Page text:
The night the bird visited them, they were eating a late supper on the balcony that overlooked the boulevard. The scene below was idyllic: a handsome avenue, wide in the way of the new city. The houses were tall and impressive; the lamps made the leaves on the young trees shimmer.
The husband glanced out over the darkening skyline and said, “The ghettos are all but vanished.”
His wife swallowed a grape that turned sour as she ate it. Washing her mouth with wine, she said, “No, they have only pushed the ghetto to other places. It is like grass that sends shoots under the soil. The gardeners rip it up in bits, but the runners are always slinking out into the dark, slipping along, over and under the worms.”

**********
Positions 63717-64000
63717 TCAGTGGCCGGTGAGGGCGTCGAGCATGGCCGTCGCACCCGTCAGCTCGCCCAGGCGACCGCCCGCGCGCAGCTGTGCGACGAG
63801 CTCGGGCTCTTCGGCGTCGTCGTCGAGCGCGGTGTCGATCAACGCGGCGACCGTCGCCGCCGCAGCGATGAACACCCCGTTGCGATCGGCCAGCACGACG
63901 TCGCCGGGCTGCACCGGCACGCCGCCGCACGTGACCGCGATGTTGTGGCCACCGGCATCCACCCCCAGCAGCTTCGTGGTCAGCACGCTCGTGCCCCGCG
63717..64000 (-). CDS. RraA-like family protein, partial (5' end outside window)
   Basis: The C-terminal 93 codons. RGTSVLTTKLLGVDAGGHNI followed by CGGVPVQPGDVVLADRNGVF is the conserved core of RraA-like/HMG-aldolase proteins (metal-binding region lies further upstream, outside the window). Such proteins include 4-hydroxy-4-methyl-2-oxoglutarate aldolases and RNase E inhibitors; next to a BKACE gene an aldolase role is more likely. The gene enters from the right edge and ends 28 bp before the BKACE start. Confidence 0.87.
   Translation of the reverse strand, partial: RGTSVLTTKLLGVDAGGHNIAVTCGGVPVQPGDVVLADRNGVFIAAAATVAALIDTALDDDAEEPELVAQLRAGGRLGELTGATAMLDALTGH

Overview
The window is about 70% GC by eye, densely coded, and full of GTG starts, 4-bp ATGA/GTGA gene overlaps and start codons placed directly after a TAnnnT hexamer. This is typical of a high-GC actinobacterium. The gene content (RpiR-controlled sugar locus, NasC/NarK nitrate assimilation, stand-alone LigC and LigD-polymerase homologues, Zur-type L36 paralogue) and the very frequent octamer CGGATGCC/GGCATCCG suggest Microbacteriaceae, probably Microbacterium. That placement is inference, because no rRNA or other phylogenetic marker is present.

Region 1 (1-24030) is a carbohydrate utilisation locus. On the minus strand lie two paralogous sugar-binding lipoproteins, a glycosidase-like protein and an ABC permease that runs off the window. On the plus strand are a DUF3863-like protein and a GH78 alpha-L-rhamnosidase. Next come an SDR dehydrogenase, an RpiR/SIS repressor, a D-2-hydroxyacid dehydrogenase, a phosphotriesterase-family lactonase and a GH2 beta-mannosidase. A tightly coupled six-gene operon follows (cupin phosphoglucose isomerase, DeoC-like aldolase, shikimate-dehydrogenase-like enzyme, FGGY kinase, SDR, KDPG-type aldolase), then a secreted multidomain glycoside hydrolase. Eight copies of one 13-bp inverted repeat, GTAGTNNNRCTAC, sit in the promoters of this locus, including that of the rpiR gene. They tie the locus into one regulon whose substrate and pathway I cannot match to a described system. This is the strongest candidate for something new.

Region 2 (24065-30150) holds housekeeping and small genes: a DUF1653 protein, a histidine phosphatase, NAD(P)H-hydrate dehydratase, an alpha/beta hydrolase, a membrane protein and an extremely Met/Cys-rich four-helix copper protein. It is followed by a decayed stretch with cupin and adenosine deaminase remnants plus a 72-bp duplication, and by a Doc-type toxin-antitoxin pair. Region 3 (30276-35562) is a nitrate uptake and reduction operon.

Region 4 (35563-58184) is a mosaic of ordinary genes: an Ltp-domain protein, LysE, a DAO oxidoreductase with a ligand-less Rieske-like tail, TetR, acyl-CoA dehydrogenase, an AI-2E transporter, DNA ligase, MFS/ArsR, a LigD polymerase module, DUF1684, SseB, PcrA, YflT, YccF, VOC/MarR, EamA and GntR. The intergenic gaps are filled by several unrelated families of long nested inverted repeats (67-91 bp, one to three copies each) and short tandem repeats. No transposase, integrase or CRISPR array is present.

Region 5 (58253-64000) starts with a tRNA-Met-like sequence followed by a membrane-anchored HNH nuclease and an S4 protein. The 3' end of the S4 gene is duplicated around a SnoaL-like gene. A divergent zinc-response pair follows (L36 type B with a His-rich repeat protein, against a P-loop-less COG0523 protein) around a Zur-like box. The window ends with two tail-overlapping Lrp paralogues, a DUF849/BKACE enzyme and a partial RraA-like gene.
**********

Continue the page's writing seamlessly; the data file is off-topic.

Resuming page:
He frowned. “Poverty isn’t a weed, determined to survive.”
It brought her up and they were silent for a moment. …
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